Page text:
College of LAS « Illinois

Astronomy

Researchers Detect 'Near Miss' Supernova Explosion

supernova

Nearly a decade ago, University of Illinois astronomers said that a supernova star might have left detectable evidence on the Earth of a "near miss" explosion. Today, new findings show they were right.

All stars die, but only 1 percent of them do so in a spectacular supernova explosion, says Brian Fields, LAS astronomer. He calls supernovae the "James Dean of stars." They are huge stars that live fast and die young.

With a mass more than about eight times that of the Sun, a star doomed to die as a supernova struggles to maintain stability against its own gravity. It eventually collapses under its own weight, resulting in a powerful explosion whose brilliance is brighter than one billion suns.  A supernova ejects material at velocities reaching 5 to 10 percent the speed of light.  And if it's close enough, this material could be deposited on Earth.

Back in 1996, Fields and his colleagues theorized that a supernova explosion close to Earth would leave behind a tell-tale signature, such as radioactive atoms. Sure enough, just one year later researchers at Germany's Technical University emailed Fields to inform him that they discovered radioactive iron-60 in the crust of deep-sea rocks in the Pacific Ocean.

Now, the Germans have found evidence of radioactive iron in a different sample of ocean rocks—in layers that point even more directly to a supernova source.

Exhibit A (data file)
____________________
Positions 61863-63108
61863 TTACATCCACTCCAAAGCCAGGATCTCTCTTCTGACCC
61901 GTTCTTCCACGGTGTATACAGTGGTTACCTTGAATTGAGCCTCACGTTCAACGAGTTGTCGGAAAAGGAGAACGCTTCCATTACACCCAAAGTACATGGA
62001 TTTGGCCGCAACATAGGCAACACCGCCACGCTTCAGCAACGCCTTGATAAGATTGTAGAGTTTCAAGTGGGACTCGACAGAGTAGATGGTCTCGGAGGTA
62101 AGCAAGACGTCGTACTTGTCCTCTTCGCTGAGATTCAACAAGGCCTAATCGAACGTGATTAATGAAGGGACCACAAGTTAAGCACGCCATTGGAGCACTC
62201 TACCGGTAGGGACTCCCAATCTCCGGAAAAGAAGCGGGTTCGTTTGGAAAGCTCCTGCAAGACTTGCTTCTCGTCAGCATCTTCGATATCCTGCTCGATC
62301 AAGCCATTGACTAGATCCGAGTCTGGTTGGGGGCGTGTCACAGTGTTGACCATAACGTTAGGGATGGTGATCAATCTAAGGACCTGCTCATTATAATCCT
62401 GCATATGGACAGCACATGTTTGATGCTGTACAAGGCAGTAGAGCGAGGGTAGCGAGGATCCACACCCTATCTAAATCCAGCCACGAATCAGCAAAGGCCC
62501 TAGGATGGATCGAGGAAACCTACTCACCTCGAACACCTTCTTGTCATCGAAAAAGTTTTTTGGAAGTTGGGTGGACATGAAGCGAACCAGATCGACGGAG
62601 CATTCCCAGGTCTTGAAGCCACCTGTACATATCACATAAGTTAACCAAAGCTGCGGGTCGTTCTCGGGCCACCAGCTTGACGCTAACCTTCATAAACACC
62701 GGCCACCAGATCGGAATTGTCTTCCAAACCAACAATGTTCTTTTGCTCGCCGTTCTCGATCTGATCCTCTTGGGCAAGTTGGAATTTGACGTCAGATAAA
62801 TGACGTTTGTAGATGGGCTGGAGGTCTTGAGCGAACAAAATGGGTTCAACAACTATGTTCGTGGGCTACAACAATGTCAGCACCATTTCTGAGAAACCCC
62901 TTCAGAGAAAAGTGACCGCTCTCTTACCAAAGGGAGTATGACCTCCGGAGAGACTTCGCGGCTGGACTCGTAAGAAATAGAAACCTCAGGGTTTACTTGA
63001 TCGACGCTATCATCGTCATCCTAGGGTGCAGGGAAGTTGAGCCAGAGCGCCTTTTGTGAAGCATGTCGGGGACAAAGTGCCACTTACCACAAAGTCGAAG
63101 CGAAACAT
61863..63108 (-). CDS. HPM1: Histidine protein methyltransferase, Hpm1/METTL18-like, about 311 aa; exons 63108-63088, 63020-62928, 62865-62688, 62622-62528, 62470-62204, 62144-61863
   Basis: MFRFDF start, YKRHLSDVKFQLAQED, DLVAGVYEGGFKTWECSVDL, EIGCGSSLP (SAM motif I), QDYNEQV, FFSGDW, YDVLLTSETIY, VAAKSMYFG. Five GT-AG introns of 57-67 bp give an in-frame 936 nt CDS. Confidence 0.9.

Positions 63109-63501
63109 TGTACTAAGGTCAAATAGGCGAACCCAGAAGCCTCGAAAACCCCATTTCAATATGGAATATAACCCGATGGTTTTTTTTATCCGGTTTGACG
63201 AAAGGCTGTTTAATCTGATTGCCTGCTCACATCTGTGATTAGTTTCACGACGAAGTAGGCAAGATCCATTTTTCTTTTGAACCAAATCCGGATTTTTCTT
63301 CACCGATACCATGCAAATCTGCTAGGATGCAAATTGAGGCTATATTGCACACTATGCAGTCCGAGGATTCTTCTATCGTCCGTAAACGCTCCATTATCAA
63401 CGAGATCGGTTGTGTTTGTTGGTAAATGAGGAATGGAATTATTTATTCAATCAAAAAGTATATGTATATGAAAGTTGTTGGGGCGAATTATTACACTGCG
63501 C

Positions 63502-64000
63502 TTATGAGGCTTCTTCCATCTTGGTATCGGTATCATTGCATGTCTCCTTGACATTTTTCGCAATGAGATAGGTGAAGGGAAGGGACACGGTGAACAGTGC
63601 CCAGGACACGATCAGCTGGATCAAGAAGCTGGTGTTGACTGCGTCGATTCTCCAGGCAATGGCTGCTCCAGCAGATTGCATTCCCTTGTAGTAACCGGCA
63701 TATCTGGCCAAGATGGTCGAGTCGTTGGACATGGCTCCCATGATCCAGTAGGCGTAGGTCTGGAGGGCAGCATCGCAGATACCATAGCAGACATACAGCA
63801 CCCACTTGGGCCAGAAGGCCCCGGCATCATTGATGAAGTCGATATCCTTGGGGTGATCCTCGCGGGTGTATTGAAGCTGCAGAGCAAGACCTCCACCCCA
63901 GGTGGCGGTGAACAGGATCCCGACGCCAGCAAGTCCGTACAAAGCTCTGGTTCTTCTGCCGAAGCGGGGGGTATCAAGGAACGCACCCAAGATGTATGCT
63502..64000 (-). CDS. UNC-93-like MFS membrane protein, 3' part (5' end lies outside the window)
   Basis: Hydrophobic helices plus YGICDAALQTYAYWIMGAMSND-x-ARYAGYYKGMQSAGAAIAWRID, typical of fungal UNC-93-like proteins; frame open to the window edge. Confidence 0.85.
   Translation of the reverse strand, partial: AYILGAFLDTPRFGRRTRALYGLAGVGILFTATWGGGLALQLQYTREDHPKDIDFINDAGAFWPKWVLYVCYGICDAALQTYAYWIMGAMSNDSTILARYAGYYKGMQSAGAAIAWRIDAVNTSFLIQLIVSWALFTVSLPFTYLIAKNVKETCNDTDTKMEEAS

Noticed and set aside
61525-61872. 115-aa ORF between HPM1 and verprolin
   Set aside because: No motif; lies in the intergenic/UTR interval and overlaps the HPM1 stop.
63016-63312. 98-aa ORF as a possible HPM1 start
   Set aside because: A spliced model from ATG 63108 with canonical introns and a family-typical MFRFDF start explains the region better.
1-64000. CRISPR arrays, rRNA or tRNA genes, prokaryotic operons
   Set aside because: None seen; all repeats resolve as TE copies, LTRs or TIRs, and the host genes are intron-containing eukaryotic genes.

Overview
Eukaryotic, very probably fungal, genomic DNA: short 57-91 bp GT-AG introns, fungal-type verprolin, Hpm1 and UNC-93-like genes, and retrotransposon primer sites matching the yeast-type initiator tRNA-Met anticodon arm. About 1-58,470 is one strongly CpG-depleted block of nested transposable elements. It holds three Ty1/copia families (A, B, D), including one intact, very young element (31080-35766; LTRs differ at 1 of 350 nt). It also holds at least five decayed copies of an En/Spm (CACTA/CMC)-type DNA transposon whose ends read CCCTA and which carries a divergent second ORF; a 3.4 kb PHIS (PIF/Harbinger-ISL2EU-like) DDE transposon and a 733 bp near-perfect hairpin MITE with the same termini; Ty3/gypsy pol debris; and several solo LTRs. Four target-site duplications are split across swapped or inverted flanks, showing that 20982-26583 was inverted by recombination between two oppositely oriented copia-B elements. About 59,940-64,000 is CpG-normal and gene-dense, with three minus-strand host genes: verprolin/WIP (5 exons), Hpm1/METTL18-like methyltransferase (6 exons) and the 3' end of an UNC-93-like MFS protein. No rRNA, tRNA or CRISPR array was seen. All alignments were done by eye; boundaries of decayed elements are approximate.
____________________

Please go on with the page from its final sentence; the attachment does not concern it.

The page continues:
"Until the new German results came out in 2004, this whole thing has been more of a hobby for me," says Fields. "But with the new data, this is serious."

In fact, the latest findings have spurred interest among other groups across the world. Now, the search is on for additional radioactive materials, which might have been deposited on Earth by a supernova explosion. In a recently published paper, Fields and his colleagues have even come up with a "wish list" of elements to hunt for.

Researchers estimate that this particular supernova explosion occurred 3 million years ago at a distance of about 100 light years away. For a supernova explosion to endanger Earth, it would have to be within 30 light years.  And according to Fields, no massive stars within that range are threatening to explode.

"So don't lose any sleep over this," he says. "There are things in the world to worry about, but this isn't one of them."

Fall/Winter 2005–06